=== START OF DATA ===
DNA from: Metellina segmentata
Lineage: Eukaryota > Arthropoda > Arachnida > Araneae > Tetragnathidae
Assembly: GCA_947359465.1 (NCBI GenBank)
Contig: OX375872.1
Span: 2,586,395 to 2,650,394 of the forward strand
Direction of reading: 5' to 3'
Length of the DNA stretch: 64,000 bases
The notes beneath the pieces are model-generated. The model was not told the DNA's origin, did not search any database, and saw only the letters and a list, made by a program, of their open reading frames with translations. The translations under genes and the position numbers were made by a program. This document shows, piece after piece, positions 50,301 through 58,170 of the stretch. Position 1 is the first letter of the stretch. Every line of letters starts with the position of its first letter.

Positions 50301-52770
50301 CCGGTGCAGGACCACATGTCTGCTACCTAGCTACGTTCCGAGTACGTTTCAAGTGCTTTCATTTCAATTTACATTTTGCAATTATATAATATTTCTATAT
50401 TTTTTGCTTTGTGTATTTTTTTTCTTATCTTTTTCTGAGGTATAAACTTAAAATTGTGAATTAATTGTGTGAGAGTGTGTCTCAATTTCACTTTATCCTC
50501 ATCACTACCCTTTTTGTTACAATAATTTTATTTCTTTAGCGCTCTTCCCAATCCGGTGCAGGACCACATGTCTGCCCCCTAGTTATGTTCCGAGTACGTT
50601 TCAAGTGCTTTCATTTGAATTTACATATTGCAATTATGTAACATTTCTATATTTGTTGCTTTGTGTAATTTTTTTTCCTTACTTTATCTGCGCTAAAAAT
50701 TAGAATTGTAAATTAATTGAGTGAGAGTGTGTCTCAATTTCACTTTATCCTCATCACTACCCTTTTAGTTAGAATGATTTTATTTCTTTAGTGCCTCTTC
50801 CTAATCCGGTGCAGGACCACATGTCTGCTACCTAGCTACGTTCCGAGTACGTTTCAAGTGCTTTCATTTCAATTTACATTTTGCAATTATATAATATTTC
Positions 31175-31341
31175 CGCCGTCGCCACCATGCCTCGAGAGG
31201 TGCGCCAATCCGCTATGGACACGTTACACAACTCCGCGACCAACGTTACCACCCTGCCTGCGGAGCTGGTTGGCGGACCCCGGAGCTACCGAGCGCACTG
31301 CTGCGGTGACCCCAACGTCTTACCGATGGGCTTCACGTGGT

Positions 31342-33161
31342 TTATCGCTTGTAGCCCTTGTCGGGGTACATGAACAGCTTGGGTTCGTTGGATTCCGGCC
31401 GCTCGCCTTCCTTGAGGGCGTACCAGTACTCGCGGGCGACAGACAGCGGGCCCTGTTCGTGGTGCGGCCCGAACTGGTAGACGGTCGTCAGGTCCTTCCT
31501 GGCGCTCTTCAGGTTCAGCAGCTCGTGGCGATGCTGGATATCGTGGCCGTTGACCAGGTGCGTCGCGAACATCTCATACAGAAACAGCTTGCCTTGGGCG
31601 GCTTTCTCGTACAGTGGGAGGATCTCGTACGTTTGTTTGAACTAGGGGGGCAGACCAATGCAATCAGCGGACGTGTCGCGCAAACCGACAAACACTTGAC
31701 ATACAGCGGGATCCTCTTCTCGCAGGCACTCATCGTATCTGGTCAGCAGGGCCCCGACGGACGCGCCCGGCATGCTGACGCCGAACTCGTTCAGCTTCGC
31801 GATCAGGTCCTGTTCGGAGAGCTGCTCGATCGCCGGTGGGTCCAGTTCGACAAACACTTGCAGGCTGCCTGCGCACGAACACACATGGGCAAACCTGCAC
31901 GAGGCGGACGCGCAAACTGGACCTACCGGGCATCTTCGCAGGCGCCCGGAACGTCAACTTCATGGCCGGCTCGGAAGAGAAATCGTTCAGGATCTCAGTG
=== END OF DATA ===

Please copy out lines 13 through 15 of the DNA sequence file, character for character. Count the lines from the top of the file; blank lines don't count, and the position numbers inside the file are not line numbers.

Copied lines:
50601 TCAAGTGCTTTCATTTGAATTTACATATTGCAATTATGTAACATTTCTATATTTGTTGCTTTGTGTAATTTTTTTTCCTTACTTTATCTGCGCTAAAAAT
50701 TAGAATTGTAAATTAATTGAGTGAGAGTGTGTCTCAATTTCACTTTATCCTCATCACTACCCTTTTAGTTAGAATGATTTTATTTCTTTAGTGCCTCTTC
50801 CTAATCCGGTGCAGGACCACATGTCTGCTACCTAGCTACGTTCCGAGTACGTTTCAAGTGCTTTCATTTCAATTTACATTTTGCAATTATATAATATTTC